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North American Animals - mamals, birds, reptiles, insects
Western Ringneck Snake (Diadophis punctatus)
Western Ringneck Snake - not sure what subspecies this is ??
Photograph by Chris Brown. License: Public Domain. (view image details)
WESTERN RINGNECK SNAKE FACTSDescription
The Western Ringneck Snake is a small, slender snake. The body is olive, brownish, blue-grey or green on top with a yellow or orange neck band. The underside is yellow-orange, becoming coral towards the tail with conspicuous black spots often forming rows. The head is dark. Juveniles are similar to adults with darker color above. The male has tubercles on the scales above the vent.
Northwestern Ring-necked Snake
length 26-41 cm
wet meadows, rocky hillsides, farmland, grassland, coniferous forests, mixed woodlands. Usually found under rocks, logs, bark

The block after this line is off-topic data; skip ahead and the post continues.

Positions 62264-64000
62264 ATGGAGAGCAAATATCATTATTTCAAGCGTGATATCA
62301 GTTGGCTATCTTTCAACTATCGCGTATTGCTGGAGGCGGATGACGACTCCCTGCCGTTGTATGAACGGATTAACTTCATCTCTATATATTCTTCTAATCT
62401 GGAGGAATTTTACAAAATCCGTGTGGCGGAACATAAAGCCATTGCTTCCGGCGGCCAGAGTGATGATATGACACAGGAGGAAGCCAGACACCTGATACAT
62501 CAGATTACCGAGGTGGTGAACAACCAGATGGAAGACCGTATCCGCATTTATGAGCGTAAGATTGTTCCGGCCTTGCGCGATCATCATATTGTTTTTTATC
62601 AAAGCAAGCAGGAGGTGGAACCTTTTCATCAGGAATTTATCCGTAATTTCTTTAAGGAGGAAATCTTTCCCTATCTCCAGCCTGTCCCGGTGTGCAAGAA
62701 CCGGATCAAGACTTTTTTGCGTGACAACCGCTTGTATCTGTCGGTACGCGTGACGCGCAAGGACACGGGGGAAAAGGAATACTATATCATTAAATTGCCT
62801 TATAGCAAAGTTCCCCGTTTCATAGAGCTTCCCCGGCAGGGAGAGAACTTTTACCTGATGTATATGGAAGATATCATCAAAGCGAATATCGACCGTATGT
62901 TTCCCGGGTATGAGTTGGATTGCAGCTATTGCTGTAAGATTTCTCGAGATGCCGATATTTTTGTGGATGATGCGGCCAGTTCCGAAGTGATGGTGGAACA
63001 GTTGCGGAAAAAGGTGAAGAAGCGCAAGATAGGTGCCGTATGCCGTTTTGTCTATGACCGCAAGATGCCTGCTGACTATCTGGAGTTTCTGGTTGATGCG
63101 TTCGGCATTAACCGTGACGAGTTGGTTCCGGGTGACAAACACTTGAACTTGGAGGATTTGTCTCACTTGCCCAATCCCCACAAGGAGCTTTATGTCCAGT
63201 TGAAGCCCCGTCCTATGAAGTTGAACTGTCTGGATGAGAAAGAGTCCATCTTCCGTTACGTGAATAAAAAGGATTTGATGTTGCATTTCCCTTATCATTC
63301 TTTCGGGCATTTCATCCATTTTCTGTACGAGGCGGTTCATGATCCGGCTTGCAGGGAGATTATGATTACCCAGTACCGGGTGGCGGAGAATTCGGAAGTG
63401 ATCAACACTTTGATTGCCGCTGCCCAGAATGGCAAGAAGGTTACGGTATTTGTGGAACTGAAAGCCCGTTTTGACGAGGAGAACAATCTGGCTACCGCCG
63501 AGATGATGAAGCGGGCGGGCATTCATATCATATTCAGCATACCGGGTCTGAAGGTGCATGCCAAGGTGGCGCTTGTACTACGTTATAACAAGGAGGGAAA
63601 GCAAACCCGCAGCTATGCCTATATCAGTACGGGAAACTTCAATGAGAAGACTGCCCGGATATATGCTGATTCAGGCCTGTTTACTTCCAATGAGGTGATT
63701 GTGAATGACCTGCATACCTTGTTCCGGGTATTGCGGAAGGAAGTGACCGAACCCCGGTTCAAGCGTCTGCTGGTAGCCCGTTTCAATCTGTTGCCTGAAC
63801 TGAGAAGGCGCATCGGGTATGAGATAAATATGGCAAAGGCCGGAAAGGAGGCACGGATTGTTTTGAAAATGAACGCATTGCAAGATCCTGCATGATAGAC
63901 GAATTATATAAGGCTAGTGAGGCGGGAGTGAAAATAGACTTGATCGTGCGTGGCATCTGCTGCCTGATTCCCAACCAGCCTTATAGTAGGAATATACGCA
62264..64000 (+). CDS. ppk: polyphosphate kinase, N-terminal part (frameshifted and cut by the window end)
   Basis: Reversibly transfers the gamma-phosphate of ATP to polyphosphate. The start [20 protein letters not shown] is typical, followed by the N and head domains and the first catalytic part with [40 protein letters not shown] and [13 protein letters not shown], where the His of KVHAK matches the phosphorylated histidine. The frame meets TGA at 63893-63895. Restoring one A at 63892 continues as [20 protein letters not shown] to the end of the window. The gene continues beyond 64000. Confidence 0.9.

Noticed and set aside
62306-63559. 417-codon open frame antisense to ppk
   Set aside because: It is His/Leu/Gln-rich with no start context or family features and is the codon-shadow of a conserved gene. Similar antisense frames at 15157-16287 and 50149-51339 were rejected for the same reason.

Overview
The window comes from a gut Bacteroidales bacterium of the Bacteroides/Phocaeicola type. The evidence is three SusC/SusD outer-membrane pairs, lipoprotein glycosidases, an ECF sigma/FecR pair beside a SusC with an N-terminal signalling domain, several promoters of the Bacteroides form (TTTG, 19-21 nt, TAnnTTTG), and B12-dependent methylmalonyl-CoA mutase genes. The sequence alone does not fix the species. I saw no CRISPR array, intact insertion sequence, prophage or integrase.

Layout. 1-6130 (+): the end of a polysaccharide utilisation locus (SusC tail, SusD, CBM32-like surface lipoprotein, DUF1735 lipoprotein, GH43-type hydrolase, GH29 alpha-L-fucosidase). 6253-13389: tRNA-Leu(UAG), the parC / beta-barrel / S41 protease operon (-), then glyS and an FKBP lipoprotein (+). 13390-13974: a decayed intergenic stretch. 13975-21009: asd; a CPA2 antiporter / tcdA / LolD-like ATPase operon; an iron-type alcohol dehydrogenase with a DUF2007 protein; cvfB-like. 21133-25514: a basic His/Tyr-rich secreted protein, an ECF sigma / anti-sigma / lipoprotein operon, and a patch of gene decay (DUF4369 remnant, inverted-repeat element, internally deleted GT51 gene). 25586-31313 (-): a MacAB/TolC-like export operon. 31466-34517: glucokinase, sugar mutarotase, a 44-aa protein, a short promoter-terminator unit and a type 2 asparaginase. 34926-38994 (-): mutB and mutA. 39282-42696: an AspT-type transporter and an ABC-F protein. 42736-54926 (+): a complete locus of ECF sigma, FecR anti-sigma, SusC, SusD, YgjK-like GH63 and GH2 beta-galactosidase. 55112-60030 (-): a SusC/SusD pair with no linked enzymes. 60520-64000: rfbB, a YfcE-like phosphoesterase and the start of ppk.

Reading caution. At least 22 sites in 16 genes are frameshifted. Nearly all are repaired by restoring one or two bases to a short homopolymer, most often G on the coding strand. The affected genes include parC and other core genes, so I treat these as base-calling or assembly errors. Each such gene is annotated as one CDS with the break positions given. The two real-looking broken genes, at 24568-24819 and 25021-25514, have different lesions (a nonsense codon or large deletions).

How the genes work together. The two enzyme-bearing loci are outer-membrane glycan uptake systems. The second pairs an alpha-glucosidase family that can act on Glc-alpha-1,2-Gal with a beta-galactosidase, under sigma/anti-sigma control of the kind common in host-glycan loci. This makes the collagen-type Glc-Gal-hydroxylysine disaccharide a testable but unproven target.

The Western Ringneck Snake eats salamanders, tadpoles, small frogs, small snakes, lizards, worms, slugs, and insects.
Mating occurs throughout the warmer months, with 3 to 10 eggs being laid at a time in a moist, protected area, sometimes in a communal nest with the eggs of several other females.
Found in Oregon, southern Washington, parts of Idaho, northern California coast
The Ringneck Snake is a gentle species that is easily handled. It often coils its tail into a corkscrew shape.
Relatives in same Genus
Northern Ringneck Snake (D. punctatus edwardsii)
Regal Ringneck Snake (D. punctatus regalis)